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Jurassic World Dominates The Summer

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For the third weekend in a row Jurassic World is the box office champion having beaten off challenges from Inside Out and Ted 2. To date the film has earned $500 million in North America (and over $1.2 billion worldwide) making it the biggest film hit of the year, which is an amazing feat considering it’s the fourth film in a disregarded franchise.

Think about it. Of the three Jurassic Park films, only the first one is considered a classic, while the two that followed are seen as inferior, even though Steven Spielberg, the director of the first film, helmed the second one. The last film, Jurassic Park III, came out fourteen years ago and is a weak entry in the series. With such diminishing returns, the amount of time since Jurassic Park III came out and the thin credentials of Jurassic World’s director, Colin Trevorrow, not much was expected of the fourth film.

In fact, when the trailers first started making their way through the Internet, many kept snarking about how fake the dinosaurs looked and how dumb the idea was that the film had trained Velociraptors. The Summer of 2015 was supposed to belong to Avengers: Age of Ultron, remember that film? Well, to say that Jurassic World defied expectations is a gross understatement.

The question is why is it so successful? There are many reasons and theories. There’s nostalgia for the first film, which has endured for all this time and broken gyronow the second film has come around to being recognized as a worthwhile sequel. So the public appetite was there for more adventures at Isla Nublar. Another reason has to do with the universal (no pun intended) appeal of dinosaurs. Out of a crowded summer schedule filled with superheroes and explosions, the sight of majestic and deadly dinosaurs was welcomed by those wanting something different. This leads to another reason; maybe the public is getting tired of superhero films. Avengers: Age of Ultron was over-marketed just like last year’s The Amazing Spider-Man 2, and although it was a huge success it didn’t match the original film in terms of quality and box office returns. The likely culprit for that has to do with that film’s merits and word of mouth. Then that leads to a final point, the word of mouth about Jurassic World and weaker-than-expected competition gave the film legs.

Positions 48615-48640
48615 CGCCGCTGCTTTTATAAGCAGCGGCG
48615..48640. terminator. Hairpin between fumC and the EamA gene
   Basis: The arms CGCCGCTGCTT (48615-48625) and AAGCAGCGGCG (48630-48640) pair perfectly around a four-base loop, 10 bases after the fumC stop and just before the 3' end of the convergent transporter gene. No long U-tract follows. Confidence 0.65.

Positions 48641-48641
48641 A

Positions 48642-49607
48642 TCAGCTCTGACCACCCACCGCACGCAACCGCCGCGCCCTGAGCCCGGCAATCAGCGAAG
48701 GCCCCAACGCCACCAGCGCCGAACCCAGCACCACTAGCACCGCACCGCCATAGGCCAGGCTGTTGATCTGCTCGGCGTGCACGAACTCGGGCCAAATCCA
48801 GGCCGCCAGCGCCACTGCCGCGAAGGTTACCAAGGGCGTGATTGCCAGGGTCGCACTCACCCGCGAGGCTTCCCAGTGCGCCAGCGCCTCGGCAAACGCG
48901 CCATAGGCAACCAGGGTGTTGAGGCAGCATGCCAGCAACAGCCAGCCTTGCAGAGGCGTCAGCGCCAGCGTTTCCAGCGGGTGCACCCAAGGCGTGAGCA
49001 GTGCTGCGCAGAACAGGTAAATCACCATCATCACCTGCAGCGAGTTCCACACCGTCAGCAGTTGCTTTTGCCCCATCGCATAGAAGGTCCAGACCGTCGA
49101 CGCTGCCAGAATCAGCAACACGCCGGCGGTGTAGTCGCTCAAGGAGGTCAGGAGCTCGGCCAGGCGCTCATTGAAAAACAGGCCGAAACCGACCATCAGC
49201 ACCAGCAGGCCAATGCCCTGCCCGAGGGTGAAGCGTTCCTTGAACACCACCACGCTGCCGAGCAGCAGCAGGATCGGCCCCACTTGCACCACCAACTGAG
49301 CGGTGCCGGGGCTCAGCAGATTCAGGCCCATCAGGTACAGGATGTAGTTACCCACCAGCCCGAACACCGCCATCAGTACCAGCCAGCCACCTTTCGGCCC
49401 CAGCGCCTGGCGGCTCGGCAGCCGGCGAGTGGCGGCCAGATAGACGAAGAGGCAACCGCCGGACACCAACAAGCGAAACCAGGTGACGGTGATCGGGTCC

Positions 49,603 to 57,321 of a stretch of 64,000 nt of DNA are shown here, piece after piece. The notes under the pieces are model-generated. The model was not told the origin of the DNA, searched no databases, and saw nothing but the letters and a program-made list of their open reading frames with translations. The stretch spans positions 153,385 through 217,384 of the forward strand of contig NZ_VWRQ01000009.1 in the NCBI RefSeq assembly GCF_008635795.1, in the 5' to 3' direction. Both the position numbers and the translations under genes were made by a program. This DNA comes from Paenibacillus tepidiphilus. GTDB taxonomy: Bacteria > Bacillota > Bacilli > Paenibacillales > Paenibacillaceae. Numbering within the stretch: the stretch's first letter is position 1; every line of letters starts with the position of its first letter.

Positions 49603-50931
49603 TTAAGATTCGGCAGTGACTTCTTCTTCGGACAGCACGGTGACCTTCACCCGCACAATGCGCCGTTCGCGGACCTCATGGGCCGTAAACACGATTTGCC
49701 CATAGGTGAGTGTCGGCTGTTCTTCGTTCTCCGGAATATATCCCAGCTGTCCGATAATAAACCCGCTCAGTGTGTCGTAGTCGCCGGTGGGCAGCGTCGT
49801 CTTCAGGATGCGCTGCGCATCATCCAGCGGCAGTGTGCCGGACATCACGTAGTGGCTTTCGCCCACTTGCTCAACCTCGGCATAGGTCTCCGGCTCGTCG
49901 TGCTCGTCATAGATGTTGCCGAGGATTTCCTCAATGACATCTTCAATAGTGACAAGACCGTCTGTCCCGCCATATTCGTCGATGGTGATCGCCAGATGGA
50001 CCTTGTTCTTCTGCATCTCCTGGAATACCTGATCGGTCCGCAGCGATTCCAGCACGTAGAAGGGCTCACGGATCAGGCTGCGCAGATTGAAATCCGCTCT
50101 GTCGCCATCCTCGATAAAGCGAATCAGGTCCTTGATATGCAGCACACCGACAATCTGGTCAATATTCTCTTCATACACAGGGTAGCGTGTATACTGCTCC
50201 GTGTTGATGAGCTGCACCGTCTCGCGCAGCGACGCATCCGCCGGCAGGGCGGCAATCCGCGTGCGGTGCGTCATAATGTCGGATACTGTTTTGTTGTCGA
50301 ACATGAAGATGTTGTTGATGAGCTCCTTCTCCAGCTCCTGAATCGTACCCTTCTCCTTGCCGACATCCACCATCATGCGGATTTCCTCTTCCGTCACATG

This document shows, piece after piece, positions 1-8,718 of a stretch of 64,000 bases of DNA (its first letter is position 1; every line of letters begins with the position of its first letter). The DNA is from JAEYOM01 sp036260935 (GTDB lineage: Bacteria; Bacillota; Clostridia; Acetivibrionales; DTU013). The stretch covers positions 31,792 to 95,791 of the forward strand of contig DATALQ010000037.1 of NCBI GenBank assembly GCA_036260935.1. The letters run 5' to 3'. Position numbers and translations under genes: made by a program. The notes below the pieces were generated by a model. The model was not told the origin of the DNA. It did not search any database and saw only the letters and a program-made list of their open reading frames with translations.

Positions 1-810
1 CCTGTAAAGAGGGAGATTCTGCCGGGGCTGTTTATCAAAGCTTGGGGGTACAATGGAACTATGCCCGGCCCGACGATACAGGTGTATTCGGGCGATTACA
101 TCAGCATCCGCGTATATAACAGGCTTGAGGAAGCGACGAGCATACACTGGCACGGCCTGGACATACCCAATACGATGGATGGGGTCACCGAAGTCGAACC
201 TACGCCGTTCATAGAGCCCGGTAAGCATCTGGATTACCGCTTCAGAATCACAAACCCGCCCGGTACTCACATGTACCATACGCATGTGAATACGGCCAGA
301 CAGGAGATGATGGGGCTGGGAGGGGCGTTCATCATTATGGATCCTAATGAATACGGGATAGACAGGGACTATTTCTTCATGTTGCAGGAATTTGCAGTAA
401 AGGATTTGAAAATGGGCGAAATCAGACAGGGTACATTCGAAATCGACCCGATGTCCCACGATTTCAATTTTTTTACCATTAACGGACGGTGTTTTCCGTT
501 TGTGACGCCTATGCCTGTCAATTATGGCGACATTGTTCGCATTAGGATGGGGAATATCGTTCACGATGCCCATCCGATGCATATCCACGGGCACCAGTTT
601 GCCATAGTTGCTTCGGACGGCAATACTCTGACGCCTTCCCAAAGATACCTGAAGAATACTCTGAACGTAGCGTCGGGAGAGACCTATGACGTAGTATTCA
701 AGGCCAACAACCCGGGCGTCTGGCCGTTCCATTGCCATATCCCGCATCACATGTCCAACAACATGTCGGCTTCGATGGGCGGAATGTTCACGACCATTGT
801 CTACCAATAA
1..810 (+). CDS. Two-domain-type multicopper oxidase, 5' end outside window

irex rampageBut the underlining reason for its success is that it’s a downright fun and well-made film. Jurassic World doesn’t have any pretensions and it isn’t a perfect film, but it accomplishes what it was supposed to do, being thrilling and entertaining. The textbook example of a summer film. Some may think it’s too early to declare Jurassic World the King of the Summer, but consider what’s left; Terminator: Genisys, Fantastic Four, Pixels. Seriously, can anyone expect these films to fire the imagination? Maybe Ant-Man and Minions will be contenders, but as of now Jurassic World rules the summer!